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How Cryptocurrency Could Help Eliminate Gaming Money Laundering

The online gambling and gaming industry has become a haven for money laundering and blockchain technology could help fight it.

In the past, money laundering was relatively easy. After all, money cycles normally in the economy. People put their money in investments and withdraw what looks, on the surface, like different money. But law enforcement agencies tightly control such money flows so thieves need to find new ways to launder their dirty money — many where you wouldn’t expect.

Whether it’s Vbucks, Credits, or “Gold,” an increasing number of video game companies have opted to use digital in-game currencies in order to purchase assets. These are often valuable sources of revenue for gaming companies but they have a darker side. There have been reports of significant money laundering operations in both the online gambling world and video games themselves. The solution could be blockchain technology. 

Money Laundering Is a Pervasive Problem

Online gaming is big business. In 2017 microtransactions generated more than $2.94 billion in revenue and the majority of gamers have made an in-app purchase at some point. Another rapidly growing gaming segment is online gambling. This sector was worth $58.9 billion in 2019 and has seen considerable growth over the course of 2020.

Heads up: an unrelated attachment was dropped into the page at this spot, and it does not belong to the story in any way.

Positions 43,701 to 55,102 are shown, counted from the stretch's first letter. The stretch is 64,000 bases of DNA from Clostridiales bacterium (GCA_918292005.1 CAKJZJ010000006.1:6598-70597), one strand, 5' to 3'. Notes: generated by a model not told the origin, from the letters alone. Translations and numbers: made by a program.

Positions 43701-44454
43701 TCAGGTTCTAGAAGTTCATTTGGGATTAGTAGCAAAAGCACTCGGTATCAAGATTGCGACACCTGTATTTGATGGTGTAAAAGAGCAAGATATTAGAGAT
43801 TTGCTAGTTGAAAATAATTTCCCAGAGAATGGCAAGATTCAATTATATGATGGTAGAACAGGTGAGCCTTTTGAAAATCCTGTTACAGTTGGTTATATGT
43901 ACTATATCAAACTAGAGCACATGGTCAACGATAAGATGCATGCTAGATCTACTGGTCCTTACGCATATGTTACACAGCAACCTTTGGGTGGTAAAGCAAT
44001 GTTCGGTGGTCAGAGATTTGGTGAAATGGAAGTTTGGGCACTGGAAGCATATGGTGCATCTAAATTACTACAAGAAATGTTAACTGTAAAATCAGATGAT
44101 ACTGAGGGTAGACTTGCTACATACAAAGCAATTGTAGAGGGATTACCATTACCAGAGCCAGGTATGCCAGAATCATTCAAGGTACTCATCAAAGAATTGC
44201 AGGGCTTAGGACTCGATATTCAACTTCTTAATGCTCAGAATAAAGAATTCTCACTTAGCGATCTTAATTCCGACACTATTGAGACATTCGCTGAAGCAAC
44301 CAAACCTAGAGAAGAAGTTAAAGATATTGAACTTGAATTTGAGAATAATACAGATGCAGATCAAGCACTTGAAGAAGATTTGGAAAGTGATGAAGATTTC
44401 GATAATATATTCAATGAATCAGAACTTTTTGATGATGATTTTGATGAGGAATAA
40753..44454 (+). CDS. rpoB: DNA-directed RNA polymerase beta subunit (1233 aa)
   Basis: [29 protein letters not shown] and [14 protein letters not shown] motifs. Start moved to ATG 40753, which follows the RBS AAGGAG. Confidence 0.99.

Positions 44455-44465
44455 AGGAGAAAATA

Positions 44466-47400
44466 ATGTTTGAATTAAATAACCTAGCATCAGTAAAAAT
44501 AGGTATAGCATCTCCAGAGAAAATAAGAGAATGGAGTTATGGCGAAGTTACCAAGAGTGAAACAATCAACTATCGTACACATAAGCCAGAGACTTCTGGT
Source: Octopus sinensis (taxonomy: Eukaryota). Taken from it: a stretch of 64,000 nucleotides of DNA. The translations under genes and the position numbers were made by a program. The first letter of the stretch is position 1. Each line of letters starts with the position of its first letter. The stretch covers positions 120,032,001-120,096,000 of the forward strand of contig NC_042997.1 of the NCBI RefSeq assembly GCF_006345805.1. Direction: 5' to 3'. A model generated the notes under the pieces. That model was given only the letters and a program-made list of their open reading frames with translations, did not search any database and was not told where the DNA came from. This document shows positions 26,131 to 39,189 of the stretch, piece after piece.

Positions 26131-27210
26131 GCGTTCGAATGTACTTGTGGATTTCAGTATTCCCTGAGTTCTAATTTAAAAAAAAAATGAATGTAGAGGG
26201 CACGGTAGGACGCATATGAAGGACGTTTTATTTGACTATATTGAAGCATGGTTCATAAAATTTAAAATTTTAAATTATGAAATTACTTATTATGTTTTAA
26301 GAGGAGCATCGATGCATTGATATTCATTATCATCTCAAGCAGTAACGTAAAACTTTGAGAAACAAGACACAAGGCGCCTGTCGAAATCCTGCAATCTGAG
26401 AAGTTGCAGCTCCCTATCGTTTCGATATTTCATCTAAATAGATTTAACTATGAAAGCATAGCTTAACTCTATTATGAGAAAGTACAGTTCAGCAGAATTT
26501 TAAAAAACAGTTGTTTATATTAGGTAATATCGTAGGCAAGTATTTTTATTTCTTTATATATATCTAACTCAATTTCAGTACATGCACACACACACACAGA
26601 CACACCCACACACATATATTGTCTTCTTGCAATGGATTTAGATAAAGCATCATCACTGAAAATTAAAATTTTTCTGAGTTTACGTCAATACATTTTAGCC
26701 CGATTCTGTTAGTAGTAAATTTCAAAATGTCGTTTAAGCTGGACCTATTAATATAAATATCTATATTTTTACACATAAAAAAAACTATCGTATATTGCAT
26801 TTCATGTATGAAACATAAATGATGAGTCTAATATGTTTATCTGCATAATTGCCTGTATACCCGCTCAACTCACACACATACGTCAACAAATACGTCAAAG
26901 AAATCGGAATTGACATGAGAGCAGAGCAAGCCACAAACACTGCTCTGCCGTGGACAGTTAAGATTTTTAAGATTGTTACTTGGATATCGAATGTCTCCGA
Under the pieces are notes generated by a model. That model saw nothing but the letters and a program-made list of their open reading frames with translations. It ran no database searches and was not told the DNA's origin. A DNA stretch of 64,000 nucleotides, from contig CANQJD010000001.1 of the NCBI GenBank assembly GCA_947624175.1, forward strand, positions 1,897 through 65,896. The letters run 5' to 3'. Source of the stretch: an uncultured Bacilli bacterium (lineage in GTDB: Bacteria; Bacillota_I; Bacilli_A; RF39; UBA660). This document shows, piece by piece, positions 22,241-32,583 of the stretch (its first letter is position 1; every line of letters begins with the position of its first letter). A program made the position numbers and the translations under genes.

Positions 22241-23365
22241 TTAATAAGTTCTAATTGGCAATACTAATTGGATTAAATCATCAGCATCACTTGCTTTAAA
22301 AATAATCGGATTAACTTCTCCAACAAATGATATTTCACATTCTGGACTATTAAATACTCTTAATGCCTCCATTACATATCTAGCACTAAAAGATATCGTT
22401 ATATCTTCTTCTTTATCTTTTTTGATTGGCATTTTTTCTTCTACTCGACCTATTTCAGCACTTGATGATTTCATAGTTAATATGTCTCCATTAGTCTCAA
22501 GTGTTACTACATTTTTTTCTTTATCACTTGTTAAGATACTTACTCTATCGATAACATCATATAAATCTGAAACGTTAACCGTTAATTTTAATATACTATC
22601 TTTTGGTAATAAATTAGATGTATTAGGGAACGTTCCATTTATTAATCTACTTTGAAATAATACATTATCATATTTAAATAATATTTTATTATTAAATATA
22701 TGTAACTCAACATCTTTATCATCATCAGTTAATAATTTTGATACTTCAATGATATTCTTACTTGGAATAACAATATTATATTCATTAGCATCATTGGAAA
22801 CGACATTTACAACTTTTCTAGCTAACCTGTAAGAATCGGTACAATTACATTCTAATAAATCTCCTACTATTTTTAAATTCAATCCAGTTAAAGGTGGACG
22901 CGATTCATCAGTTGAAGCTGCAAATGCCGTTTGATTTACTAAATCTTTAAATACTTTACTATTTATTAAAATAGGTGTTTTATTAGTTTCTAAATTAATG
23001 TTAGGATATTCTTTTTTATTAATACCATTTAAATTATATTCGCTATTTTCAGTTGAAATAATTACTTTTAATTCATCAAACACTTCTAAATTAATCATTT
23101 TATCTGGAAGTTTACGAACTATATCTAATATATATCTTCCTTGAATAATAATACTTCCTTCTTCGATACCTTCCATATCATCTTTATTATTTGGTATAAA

A problem that both online gambling and traditional video games with microtransactions face is accountability and security. Scams and fraud are a pervasive problem in both sectors and this has caused significant image problems for companies that operate there. 

Another significant problem is the pervasive money laundering issues in both sectors. Yearly there is an estimated $590 billion – $1.5 trillion in money laundered. (But it is difficult to make specific statements about the true scale of the problem.) Even if online gambling and gaming microtransactions only make a tiny proportion of total money laundered, it is still a significant problem that is damaging the reputation of the sector. 

How Does Money Laundering in Gaming Work? 

Money laundering in gambling is the more straightforward of the two. A person with illegally obtained funds is able to upload it to a gambling site. There they bet the money, assuming that they will lose a certain amount. Once they have emptied their initial “investment” they will have obtained “clean” money from the operator. This problem is pervasive. For example, in 2018, the UK Gambling Commission warned five online casinos that they risked losing their licenses. 

This problem has been mitigated somewhat by Know Your Customer (KYC) requirements in most jurisdictions. Failure to comply means that a gambling operator could lose their license. This has led to many criminals turning to a more unorthodox way to clean their money, online gaming.